[Off] The ... of Multiple Inheritance (was: Re: [plt-scheme] Lightweight object system)

From: Erich Rast (erich at snafu.de)
Date: Wed Sep 5 06:01:44 EDT 2007

> To put it another way - will an object system ever be part of RnRS,  
> or is
> this verging on heresy ;)

Judging from the heated discussions on the R6RS mailing list about  
much more innocent extensions, I'd say it's definitely heresy. ;-) In  
my impression, the design of OO systems is as controversial as Bible  
interpretation, and perhaps that's also the reason why there isn't an  
SRFI for an OO extension yet. Personally, I'll use ROOS for now.

By the way, related to that a question has bothering me for quite  
some time. Sorry, it's not directly PLT scheme related. I've always  
wondered why so many people are opposed to multiple inheritance. To  
me, it looks quite useful. Perhaps I did something wrong, but in my  
limited Java experience I frequently ended up spending a lot of time  
writing wrappers for the APIs of class B in a class A storing an  
instance of class B (on the basis of some sort of A+B interface),  
because there was no multiple inheritance.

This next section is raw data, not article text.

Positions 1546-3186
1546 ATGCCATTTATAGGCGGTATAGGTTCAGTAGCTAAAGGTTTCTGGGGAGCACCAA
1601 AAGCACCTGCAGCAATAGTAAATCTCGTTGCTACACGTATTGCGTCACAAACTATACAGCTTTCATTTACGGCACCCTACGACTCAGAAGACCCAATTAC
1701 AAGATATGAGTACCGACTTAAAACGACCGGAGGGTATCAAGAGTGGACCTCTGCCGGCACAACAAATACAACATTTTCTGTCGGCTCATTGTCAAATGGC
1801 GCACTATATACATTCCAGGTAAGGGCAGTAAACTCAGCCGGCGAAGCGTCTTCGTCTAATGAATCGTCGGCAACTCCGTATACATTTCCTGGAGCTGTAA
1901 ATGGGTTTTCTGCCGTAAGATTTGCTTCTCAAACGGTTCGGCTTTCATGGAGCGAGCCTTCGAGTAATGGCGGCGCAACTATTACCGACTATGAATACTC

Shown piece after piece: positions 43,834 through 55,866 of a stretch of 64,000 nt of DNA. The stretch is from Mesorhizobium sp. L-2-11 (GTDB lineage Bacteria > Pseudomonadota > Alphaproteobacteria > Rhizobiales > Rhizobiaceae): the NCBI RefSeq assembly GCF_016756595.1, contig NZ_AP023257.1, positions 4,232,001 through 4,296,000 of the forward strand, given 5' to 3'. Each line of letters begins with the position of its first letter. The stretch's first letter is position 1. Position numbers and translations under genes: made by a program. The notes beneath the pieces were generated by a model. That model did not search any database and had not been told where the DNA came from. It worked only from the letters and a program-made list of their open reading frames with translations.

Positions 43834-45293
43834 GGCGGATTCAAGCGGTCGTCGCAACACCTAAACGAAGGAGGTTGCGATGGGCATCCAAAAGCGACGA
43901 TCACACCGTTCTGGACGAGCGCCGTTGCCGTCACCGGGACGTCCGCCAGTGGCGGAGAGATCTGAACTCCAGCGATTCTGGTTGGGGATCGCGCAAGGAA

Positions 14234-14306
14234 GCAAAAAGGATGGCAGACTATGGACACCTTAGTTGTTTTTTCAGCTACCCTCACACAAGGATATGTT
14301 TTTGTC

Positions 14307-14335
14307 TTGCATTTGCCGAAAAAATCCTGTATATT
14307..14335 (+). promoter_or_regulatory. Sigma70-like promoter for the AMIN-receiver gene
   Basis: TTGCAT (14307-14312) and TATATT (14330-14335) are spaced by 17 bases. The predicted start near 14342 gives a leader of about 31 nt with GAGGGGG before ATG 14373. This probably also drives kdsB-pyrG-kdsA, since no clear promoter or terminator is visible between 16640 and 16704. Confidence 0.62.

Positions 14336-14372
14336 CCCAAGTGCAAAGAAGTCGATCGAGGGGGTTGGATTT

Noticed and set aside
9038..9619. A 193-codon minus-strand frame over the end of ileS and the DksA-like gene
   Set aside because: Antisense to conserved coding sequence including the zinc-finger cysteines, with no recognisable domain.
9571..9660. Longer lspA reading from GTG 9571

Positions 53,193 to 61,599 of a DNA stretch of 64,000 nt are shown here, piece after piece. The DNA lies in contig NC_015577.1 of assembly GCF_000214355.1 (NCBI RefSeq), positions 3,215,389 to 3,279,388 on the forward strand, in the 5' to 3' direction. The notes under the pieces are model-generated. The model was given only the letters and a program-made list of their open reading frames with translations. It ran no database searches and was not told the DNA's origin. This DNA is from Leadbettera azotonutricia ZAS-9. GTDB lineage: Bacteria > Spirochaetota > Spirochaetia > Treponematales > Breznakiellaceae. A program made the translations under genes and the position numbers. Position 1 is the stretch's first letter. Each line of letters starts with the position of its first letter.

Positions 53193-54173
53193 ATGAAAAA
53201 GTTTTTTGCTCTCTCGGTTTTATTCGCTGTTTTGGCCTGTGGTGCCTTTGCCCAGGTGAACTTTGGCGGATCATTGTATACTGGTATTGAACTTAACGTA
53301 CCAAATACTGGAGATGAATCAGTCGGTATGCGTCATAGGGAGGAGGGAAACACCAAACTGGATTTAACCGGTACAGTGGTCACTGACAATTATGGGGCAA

Wikipedia mentions the 'diamond problem' of multiple inheritance, but  
I fail to see its deeper perils. Say, class B and C are subclasses of  
A, and D is a subclass of B and C, who both implement method foo.  
Okay, so we can suppose that D uses the foo of, say, B, because B has  
been declared before C as a superclass. I think that's a common way  
to deal with this . So for an instance d of D, (is-a d B) and (is-a d  
C) are true, but d cannot access C's foo method. If that is a  
problem, why not just have an operator (as-if d C), which magically  
transforms d into an instance of a class that behaves as if C was  
declared before B as a superclass in D. Then (as-if d C) calls method  
foo of C instead of B. It should then be possible to test both  
strictly, e.g. (instance-of (as-if d C) D) ==> false, and less  
strict, e.g. (is-a (as-if d C) D)==> true. Of course, that's just one  
of many possible solutions.

Are there some more serious arguments against multiple inheritance?  
What's so bad about it? It seems to me that storing a banana inside  
an apple and writing a lot of banana methods for apples is not  
necessarily more clear and less error-prone than just creating a  
somewhat artificial apple-banana, or is it?

Just being curious.

Best regards,


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